"Additionally, under Governor Pawlenty’s supervision, his
administration is actively promoting the indoctrination of students
into a homosexual worldview and value system."
In 2007, Pawlenty vetoed legislation that would give control to local
municipalities in deciding who could receive domestic partner benefits.
He vetoed a similar bill in 2008.
A bill to allow government employees to use sick time to care for a
seriously ill family member came up in 2008. The bill would have
expanded current laws that allow for the use of sick time to care for
spouses and dependent children. The Minnesota Family Council, a group
affiliated with James Dobson’s Focus on the Family, painted the measure
as part of a strategy to facilitate same-sex marriage. "The end game in
all of this is a legal imposition of homosexual marriage upon the state
of Minnesota," said Tom Prichard, the group’s president. In the end,
the bill was changed to exclude domestic partners for fear of a veto.
The governor vetoed the measure anyway, saying it would cost too much
for employees to use their own earned sick time to care for loved ones.
In 2007, Pawlenty seemed supportive of stem-cell research, although
he’s walked a fine line on the issue. In a letter to legislators, the governor wrote that
stem-cell research "offers tremendous opportunities to improve human
health and well-being by addressing serious diseases such as diabetes
and Alzheimer’s. As a matter of public policy, stem-cell research
deserves careful consideration and bipartisan support."
But at the same time, he was telling the Minnesota Family Council that he supported restrictions on
the research. And he told Minnesota Public Radio that the federal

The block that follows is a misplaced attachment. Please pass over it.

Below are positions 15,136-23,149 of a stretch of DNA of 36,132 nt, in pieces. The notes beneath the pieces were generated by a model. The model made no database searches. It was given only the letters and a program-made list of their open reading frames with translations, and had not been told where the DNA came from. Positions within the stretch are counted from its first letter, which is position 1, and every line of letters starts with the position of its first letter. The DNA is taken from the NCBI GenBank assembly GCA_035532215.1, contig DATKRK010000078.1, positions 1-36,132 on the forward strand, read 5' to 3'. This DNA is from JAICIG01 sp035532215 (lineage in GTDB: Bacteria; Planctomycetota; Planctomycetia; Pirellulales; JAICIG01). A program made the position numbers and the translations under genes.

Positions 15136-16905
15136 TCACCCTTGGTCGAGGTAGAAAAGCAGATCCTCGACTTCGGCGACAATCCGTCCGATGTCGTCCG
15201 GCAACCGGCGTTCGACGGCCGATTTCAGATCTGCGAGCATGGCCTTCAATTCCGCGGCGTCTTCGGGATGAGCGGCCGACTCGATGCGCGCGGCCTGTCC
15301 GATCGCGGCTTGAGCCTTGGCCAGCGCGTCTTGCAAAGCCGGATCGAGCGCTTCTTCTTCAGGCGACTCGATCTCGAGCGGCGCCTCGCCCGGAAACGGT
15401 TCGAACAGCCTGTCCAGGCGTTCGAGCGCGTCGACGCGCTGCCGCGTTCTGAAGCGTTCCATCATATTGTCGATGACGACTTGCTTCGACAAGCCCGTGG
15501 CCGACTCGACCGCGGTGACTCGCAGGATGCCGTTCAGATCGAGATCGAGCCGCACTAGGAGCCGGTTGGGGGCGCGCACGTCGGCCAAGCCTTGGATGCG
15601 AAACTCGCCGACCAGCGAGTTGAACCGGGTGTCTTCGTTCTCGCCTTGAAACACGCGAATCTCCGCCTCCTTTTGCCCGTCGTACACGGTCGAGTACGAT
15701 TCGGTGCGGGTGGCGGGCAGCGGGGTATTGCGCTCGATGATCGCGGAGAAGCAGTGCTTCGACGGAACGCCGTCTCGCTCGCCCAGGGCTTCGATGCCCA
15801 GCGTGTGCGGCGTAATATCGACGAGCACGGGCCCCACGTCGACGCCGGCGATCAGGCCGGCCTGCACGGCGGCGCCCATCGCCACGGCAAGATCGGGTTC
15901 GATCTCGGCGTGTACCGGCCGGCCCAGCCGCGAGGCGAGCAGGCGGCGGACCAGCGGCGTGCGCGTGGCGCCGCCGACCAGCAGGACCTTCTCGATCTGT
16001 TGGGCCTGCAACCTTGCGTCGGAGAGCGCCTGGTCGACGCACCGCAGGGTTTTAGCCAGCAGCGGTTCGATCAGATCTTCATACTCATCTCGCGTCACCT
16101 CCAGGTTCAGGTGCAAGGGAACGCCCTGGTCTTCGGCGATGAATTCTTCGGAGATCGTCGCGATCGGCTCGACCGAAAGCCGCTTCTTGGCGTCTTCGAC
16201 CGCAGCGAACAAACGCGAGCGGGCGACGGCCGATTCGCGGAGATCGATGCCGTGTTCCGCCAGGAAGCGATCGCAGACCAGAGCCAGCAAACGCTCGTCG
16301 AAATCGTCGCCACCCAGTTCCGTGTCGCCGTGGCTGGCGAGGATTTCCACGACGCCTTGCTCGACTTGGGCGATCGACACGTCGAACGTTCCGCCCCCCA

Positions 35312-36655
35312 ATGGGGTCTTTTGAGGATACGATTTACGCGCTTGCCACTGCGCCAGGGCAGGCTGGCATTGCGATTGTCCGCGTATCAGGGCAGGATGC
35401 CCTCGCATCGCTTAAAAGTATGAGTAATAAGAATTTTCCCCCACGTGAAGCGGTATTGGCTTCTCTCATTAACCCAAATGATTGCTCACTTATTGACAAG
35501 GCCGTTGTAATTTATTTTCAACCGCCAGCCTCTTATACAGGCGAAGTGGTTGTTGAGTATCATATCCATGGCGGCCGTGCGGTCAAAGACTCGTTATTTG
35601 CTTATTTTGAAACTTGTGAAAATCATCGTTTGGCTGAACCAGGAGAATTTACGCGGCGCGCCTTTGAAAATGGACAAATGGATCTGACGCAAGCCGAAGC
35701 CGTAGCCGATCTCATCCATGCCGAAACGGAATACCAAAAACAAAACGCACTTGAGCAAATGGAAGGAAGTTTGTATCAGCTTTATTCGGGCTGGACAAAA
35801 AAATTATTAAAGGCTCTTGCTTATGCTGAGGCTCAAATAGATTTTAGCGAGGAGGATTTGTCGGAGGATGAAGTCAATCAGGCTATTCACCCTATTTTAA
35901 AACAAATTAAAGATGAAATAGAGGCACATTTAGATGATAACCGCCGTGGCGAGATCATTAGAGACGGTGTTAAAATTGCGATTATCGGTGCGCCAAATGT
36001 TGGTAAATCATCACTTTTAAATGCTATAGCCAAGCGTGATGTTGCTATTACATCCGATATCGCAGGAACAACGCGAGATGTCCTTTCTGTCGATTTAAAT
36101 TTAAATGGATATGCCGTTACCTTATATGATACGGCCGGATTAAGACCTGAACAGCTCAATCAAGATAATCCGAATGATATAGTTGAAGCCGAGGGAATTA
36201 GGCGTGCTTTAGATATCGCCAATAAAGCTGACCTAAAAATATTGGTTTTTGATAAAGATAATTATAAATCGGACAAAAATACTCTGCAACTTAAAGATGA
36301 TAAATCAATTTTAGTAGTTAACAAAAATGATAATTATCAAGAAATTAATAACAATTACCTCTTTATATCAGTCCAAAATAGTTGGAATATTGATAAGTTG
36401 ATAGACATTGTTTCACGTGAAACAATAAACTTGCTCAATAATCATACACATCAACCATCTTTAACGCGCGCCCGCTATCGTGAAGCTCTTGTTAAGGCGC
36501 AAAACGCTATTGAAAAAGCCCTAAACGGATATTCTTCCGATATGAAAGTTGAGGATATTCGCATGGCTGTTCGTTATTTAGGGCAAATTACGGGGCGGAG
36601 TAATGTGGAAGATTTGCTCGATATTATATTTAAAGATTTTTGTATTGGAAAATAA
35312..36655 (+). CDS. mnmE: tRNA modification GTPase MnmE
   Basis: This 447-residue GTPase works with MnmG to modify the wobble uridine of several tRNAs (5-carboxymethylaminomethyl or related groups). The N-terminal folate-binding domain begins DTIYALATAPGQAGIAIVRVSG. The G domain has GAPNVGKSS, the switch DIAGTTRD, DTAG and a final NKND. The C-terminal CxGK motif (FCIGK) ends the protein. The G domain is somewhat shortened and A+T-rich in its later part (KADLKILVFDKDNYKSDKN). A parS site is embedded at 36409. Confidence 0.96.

government should go further than the Bush executive order allowing
government-sponsored research only on existing lines.
There was no mixed message
in 2008 when a bill to loosen restrictions on stem-cell research landed
on the governor’s desk. The bill was fiercely opposed by Catholic
groups and the Minnesota Citizens Concerned for Life (MCCL). Pawlenty
vetoed the bill. In February, he sent a letter to all of Minnesota’s
legislators stating his opposition in terms that echoed MCCL’s public
position that the destruction of embryos is morally unacceptable.
A bill to formalize the processes involved in surrogate motherhood
passed the Legislature in 2008. The James Dobson/FOTF-affiliated
Minnesota Family Council railed against it
as "baby-selling" and promoting "designer babies." Another concern?
"Nowhere in the legislation are the rights and interests of the born or
unborn child mentioned in regard to anything," the group wrote in a
In vetoing the bill, Pawlenty parroted the Family Council’s main
talking point: "The bill also fails in any manner to recognize or
protect the life and rights of the unborn child."
Comprehensive sexual health and family education has been perhaps the
closest point of collaboration between Pawlenty and the religious right
in 2008. As a condition of Pawlenty’s signing any sex-ed legislation,
he forced lawmakers to meet with representatives of the Minnesota
Family Council, a group that advocates for an abstinence-only
curriculum. "We were told by the governor’s staff that the Minnesota
Family Council would have had to sign off on whatever negotiated
agreement we have," Sen. Sandy Pappas, DFL-St. Paul, said at the end of
the session. "I was unaware that the Family Council had an election
certificate." Because legislators couldn’t reach a deal with the Family
Council, Pawlenty said he would veto the measure. DFL leaders dropped
the bill shortly thereafter.